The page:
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Extrachromosomal MicroDNAs and Chromosomal Microdeletions in Normal Tissues

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Science  06 Apr 2012:
Vol. 336, Issue 6077, pp. 82-86
DOI: 10.1126/science.1213307

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Abstract

We have identified tens of thousands of short extrachromosomal circular DNAs (microDNA) in mouse tissues as well as mouse and human cell lines. These microDNAs are 200 to 400 base pairs long, are derived from unique nonrepetitive sequence, and are enriched in the 5′-untranslated regions of genes, exons, and CpG islands. Chromosomal loci that are enriched sources of microDNA in the adult brain are somatically mosaic for microdeletions that appear to arise from the excision of microDNAs. Germline microdeletions identified by the “Thousand Genomes” project may also arise from the excision of microDNAs in the germline lineage. We have thus identified a previously unknown DNA entity in mammalian cells and provide evidence that their generation leaves behind deletions in different genomic loci.

Single-nucleotide polymorphisms and copy-number variations are known sources of genetic variation between individuals (15), but there is also great interest in variations that arise during generation of somatic tissues like the mammalian brain, leading to genetic mosaicism between somatic cells. To identify sites of intramolecular homologous recombination during brain development, we searched for extrachromosomal circular DNA (eccDNA) derived from excised chromosomal regions in normal mouse embryonic brains.

We purified eccDNA from nuclei of embryonic day 13.5 (ED13.5) mouse brain and removed linear DNA by digestion with an adenosine 5′-triphosphate (ATP)–dependent exonuclease (6) (fig. S1, table S1, and SOM methods). Multiple displacement amplification (MDA) with random primers (7, 8) enriched circular DNA by rolling-circle amplification. The linear products of MDA were sheared to 500–base pair (bp) fragments and cloned into a plasmid, and clones were sequenced. Out of 93 clones, 73 contained direct repeats of several hundred base pairs (fig. S2), as would be expected from rolling-circle amplification of circles that are a few hundred base pairs long. Only one copy of the repeat sequence was present in the mouse genome (figs. S2 and S3), indicating that the direct repeats were derived from unique nonrepetitive DNA in the genome and could have been generated by rolling-circle amplification of a circularized form of genomic DNA.

Three sequences that appeared more than 2 times in the 73 clones were chosen to confirm the circular nature of the extrachromosomal DNA before any MDA. Outward-directed primers yielded polymerase chain reaction (PCR) products from 10% of total extrachromosomal DNA (without any MDA), but not from linear genomic DNA for two out of the three sequences (Fig. 1A). The PCR products from outward-directed primers had the same junctions as seen between repeats in the MDA products of the extrachromosomal DNA (Fig. 1B). These results are consistent with the circularization of linear genomic DNA to produce eccDNA.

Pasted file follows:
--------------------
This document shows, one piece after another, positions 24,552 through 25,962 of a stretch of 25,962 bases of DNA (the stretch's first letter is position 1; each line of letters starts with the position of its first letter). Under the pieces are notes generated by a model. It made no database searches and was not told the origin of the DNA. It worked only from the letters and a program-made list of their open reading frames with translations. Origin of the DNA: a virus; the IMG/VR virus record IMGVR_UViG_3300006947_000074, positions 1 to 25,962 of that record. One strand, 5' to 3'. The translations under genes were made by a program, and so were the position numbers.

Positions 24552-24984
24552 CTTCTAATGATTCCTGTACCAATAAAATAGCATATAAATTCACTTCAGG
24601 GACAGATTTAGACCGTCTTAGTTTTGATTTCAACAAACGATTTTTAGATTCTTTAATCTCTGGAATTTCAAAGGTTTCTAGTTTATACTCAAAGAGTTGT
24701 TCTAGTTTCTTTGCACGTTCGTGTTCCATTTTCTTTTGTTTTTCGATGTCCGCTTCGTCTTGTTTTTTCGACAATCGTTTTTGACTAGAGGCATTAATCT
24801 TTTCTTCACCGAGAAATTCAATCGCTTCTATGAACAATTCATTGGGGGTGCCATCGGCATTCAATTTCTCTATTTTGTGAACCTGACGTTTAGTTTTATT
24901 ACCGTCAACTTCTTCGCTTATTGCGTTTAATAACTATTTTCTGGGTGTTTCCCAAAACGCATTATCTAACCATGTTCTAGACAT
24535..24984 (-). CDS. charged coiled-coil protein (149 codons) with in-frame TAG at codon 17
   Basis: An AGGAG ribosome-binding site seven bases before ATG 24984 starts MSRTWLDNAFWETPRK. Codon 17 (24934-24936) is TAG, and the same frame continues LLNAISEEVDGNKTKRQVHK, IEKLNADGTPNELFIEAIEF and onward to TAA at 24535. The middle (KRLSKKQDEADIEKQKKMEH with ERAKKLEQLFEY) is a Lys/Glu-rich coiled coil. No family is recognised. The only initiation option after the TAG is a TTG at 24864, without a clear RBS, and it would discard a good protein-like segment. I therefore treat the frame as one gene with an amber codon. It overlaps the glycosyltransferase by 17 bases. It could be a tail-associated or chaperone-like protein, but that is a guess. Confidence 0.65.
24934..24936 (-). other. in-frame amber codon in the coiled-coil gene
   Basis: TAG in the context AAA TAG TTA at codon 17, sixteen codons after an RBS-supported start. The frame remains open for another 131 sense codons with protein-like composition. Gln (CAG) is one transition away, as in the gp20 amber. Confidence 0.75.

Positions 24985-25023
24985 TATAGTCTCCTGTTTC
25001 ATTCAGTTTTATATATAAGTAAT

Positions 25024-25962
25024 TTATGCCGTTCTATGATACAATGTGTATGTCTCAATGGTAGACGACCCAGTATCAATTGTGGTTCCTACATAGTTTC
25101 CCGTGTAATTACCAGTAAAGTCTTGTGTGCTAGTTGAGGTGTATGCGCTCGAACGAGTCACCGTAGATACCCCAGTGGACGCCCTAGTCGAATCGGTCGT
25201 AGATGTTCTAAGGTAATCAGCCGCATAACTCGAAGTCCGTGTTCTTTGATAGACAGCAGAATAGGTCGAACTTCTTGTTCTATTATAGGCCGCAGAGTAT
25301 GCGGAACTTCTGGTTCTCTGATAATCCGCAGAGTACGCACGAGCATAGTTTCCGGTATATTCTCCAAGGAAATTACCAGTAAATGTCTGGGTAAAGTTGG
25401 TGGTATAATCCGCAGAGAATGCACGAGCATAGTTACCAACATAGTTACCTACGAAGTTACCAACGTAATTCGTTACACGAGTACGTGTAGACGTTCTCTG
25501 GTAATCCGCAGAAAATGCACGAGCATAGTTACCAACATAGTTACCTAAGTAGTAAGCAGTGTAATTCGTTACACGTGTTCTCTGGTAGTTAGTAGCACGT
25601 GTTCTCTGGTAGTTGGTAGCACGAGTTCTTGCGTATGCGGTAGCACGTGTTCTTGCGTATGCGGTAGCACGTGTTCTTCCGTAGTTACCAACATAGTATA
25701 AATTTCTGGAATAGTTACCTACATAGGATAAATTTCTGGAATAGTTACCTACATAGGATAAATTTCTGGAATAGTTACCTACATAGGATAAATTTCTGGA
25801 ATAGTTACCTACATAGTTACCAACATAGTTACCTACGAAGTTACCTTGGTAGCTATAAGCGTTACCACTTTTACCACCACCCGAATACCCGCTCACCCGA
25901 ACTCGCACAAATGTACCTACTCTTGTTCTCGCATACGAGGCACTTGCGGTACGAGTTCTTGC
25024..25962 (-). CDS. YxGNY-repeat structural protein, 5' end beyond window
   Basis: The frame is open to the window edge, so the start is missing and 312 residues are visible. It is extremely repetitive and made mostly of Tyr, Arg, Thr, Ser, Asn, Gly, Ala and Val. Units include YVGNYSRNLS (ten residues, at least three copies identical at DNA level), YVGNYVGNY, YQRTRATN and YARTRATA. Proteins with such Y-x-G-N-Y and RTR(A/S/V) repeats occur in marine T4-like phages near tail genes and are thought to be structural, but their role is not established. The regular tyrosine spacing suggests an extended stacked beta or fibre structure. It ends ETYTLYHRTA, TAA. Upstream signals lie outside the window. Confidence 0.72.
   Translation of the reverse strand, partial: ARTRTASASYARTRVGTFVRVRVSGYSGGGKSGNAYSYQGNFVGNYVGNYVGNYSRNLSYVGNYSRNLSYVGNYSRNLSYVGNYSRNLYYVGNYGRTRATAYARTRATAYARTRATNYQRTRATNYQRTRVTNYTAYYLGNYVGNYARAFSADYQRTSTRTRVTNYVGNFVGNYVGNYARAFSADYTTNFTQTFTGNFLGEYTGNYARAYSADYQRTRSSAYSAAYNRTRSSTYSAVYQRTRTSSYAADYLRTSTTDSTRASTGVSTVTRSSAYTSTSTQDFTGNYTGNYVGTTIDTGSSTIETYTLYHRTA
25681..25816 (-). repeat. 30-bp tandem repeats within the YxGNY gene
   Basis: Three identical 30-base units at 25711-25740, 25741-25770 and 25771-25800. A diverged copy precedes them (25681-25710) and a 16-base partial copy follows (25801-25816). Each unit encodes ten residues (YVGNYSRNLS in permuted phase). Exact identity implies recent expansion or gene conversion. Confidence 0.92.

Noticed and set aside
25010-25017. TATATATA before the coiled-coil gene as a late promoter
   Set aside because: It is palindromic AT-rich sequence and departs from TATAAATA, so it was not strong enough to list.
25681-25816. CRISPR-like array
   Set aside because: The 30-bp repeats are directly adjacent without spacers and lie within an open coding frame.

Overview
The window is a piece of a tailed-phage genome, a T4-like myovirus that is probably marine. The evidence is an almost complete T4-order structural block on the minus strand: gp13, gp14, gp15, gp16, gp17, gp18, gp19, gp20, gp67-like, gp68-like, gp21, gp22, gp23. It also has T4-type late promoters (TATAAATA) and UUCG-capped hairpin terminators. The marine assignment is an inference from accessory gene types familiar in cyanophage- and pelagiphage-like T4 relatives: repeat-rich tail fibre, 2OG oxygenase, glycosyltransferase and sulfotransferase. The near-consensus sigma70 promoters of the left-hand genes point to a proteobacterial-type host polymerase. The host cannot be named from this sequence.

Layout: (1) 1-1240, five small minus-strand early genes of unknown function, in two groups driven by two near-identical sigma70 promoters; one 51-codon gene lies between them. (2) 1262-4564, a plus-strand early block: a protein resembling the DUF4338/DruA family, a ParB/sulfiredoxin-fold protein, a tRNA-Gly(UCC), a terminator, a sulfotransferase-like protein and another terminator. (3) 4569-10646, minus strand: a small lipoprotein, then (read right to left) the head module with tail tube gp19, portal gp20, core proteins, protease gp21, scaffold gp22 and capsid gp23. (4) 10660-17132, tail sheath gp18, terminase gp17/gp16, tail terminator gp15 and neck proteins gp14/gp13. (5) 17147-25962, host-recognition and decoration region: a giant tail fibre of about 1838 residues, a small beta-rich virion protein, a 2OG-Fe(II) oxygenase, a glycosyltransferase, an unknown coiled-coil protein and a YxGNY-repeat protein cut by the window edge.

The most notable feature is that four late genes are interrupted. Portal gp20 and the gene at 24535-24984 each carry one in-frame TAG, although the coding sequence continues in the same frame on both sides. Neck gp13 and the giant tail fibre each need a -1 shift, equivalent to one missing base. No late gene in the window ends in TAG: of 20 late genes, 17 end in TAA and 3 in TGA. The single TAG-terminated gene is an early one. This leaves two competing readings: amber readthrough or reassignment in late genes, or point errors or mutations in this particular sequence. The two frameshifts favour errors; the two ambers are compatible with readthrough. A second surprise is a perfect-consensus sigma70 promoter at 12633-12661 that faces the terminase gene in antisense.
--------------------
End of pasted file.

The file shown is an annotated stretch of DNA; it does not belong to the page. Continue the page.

Fig. 1

Tiny circular DNA sequences are detected in the extrachromosomal DNA fraction. (A) Outward-directed PCR primers (Out) amplified DNA fragments from extrachromosomal DNA (E), but not from genomic DNA (G). DNA was amplified by inward-directed PCR primers (In) from both E and G. (B) Sequencing of fragments amplified by Out primers on extrachromosomal fraction. Underlined sequences indicate primers. Junctions between red and blue sequences were the same as that observed in clones in fig. S2. (C) Length distribution of microDNAs from various tissues and cell lines. The library abbreviations are explained in SOM. (D) Electron microscopy (EM) of double-stranded microDNA examined by the cytochrome c drop-spreading method (18) (50 nm = 150 bp). (E) EM of single-stranded microDNA after binding with the T4 gene 32 single-stranded DNA binding protein (19).

To determine the number, size, nature, and source of these short eccDNA sequences, we isolated eccDNA from ED 13.5 mouse brain, heart, and liver, adult mouse brain, mouse (NIH3T3), and human (HeLaS3 and U937) cell lines (table S1). After MDA of the eccDNA, ~500-bp fragments of the amplified DNA were subjected to paired-end sequencing. As a negative control, chromosomal DNA from embryo mouse brain nuclei was treated in a manner identical to that for treatment of the eccDNA fraction. We also examined eccDNA fraction from Saccharomyces cerevisiae by exactly the same procedure (SOM text). Circular DNAs were identified by two different algorithms that were dependent on the identification of junctional tags created by the circularization (fig. S4 and SOM methods). Tens of thousands of unique sequences in the genome were identified as yielding eccDNA (table S2), and their total yield was 0.1 to 0.2% by weight of chromosomal DNA in normal tissue. By contrast, the negative control mouse chromosomal DNA yielded only 114 circles, all arising from contamination by extrachromosomal DNA, because the same circles were abundant in the ecc libraries. No circles were detected in the S. cerevisiae extrachromosomal DNA.